Tatar Atlantis. A Guide to the Old Tatar Quarter
school, maidan, square.
The Old Tatar Quarter is located near the “Ploshchad Tukaya” metro station in the very centre of Kazan. It is separated from the city by natural boundaries - Lake Kaban and the Bulak canal. If you want to learn more about the culture of the Tatar people, their way of life and their heroes, go for a walk in this part of the city. A long time ago this section of the city was fenced off by a wall, behind which lived a very unique Kazan - with bright houses and sky-piercing mosque minarets.
is also known as a market square, a meeting place, or a meeting of people.
The history of the Quarter began in 1552, when Ivan the Terrible conquered Kazan and relocated the loyal Tatars from the upper part of the city to the left bank of Lake Kaban. This area gradually filled up with merchant houses, mosques, and medreses. The Tatars founded their own “maidannar” and established the production of jewelry, headpieces and household items. Life in this new area gradually began to improve, and over time this part of Kazan became one of the richest and most attractive in the city. Historians call the Old Tatar Quarter the “Tatar Atlantis” as it continued to survive during the Yemelyan Pugachev uprising in Kazan, and then quietly carried on their way of life. Here you will find preserved monuments of history and architecture, some of which were occupied by the Tatar artists of culture and art. The Old Tatar Quarter has always been a unique self-sufficient corner of Kazan. In 1998, it was declared a historical and cultural reserve area of "Iske-Tatar bistese" with a special status and regime.
The merchant part of the Old Tatar Quarter stretches along the lake. The white minaret of the first stone mosque, Al-Mardjani stands out against the background of the colourful low-rise buildings. It was built as per the personal decree of Catherine II at the expense of the parishioners, who rushed to take advantage of the ruler’s grace. With the construction of the mosque, came the formation of the Muslim parish after the conquest of Kazan in 1552. When it was time to erect the minaret, the city authorities were worried: “The Tatars are building too high” they wrote to the ruler. The “Әbi patsha” (“Queen-Grandmother” in Tatar) famously replied: “I have designated them [Tatar Muslims] a place on Earth, so that they are free to rise to the sky at their discretion, because the sky does not enter my domain.”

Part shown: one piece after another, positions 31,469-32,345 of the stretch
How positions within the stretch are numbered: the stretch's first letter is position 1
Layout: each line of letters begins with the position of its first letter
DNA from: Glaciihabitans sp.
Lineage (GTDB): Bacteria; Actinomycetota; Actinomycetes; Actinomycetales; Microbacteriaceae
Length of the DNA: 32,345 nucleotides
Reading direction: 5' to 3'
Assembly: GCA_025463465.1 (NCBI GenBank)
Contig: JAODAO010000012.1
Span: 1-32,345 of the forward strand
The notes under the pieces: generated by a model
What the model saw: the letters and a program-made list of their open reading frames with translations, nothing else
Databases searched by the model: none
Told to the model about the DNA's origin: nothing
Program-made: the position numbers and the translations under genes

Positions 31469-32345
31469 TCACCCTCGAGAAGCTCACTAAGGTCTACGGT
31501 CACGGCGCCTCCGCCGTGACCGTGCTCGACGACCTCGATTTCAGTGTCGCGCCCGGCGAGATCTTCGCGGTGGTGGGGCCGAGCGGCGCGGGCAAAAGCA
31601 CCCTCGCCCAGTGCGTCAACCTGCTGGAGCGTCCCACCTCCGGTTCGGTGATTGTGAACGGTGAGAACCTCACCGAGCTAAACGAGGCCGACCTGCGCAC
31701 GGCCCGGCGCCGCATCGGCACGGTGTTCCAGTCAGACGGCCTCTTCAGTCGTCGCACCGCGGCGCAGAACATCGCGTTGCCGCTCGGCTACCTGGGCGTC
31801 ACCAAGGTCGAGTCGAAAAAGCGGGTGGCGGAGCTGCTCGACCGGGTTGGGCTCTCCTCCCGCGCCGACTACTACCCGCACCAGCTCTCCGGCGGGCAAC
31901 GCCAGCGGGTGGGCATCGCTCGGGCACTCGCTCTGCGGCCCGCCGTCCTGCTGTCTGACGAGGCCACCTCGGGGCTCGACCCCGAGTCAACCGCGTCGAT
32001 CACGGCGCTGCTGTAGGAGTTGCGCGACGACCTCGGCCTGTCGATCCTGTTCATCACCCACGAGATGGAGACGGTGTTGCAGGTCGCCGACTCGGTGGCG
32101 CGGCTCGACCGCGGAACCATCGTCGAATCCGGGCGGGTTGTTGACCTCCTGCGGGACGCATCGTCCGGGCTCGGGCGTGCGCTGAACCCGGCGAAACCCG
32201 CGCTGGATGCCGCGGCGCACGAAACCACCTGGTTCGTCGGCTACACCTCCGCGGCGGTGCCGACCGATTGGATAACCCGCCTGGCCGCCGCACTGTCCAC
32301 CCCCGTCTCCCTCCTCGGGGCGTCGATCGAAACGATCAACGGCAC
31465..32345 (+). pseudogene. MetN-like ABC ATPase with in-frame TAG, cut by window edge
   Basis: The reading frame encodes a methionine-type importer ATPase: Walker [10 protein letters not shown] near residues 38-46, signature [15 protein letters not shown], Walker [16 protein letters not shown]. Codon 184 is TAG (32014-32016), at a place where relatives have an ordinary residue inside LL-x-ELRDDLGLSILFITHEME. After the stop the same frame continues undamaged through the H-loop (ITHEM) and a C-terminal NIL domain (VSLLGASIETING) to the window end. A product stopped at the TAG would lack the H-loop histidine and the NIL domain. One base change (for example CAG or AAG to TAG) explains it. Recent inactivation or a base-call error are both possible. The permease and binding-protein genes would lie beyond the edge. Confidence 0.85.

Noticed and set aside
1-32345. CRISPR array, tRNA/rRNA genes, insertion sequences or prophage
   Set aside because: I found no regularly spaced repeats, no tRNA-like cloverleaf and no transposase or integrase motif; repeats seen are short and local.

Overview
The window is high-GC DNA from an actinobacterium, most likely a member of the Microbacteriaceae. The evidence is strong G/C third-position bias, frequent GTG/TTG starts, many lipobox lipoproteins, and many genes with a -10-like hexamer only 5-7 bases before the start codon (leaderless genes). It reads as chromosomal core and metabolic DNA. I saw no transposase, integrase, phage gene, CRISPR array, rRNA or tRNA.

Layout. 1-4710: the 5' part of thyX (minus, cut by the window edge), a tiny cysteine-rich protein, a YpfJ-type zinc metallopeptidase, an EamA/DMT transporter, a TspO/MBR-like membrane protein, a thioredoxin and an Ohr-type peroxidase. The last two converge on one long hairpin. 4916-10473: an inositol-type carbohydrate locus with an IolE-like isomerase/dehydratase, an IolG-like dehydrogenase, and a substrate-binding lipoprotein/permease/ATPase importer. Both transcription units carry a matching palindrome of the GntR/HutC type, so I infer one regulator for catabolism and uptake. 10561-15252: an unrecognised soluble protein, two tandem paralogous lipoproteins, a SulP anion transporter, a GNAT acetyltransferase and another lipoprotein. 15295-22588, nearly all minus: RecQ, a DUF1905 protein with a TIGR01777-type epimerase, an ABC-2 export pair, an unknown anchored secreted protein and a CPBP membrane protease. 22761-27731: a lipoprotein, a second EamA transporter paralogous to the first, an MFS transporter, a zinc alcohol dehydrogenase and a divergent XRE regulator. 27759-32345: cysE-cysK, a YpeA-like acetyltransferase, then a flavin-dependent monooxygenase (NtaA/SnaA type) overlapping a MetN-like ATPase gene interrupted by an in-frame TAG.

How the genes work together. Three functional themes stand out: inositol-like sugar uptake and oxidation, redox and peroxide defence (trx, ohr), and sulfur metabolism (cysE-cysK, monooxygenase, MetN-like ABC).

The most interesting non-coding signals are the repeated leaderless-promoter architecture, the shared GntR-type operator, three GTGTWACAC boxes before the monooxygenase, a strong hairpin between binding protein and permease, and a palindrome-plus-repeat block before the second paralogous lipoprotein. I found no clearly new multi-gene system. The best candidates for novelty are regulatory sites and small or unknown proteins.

a servant of the mosque, which calls on believers to pray.
The mosques stand so close to each other in the Quarter that during Azan, the voices of the muezzins calling for prayer weave into one. Al-Mardjani begins first, followed by the Apanaev Mosque, echoed by the Burnaev and Blue Mosques one street over. The parishioners rush to their mosques, as they put on their kalyapush headpiece on the way.
a men’s headpiece, which is worn even when entering the mosque.
The dynasty of the Apanaev merchants once owned most of the houses within this settlement. On Fatih Karima Street, you can still see their manor - a beautiful pink building. This was one of the first buildings in the Quarter that was built in an L-shape. The merchants of the Quarter helped those who were weaker and poorer than the rest: the Apanaev manor housed the disabled, children previously living on the streets, and other people who had no other help or shelter. During the Soviet times, this manor was used as a hospital, and now it houses the city’s medical clinic and one of the largest emergency wards.
At the intersection of Tukay and Safyan Streets, you’ll notice the towering Yunusovs' manor, and at the intersection of Safyan and Kayum Nasyri Street - the first house of the Apanaev family.
In the depths of the settlement, you might also catch a glance of the Azimov and Burnaev Mosques. If you see them, consider yourself a local, as you would have passed and seen some of the most hidden corners of the Old Tatar Quarter that only the locals know about.
On the pedestrian Kayum Nasyri Street there is a second stone mosque - Apanaeva, or sometimes known as Bayskaya. Its outside appearance is more modest than that of Al-Mardjani, however it is richly decorated inside. This mosque was named after the dynasty of Apanaev merchants, who undertook its care from the 18th to the 20th centuries. Kazan’s shortest street - Kunche Street crosses the Apanaeva Mosque. The history of this short street shows through - in the walls of the brick building, you’ll notice grooves inside of which an iron, old scissors and a sewing machine have been carefully placed. This is because a long time ago, leatherworkers worked here, hence the name – “Kunchse” or “Kuncheler” in Tatar which means “tanner”.
Opposite the Apanaeva Mosque there is an interactive museum of the Old Tatar Quarter called “Tatar Bistese”. Inside, take a walk along the old streets on a “barabus” (a Tatar-type sleigh), check out the village from a bird's eye view and let the virtual Tatar grandmother spoil you with a cup of fragrant tea.
After a long walk, relax in “Tatarskaya Usadba” (“Tatar Manor”) - a complex that takes up almost an entire block and includes a restaurant, hotel, cafe, a petting zoo and a museum. The estate premises resemble an ancient fortress with its inner passages and balconies. In the courtyard, you’ll see a well and a cart, and the themed graffiti-decorated walls. The restaurant prepares all its meat dishes in an old Bolgar wood-burning oven. Make sure to book a table, preferably on the verandah terrace, to admire Lake Kaban as you dine amidst the Old Tatar Quarter atmosphere you will be sure to remember.
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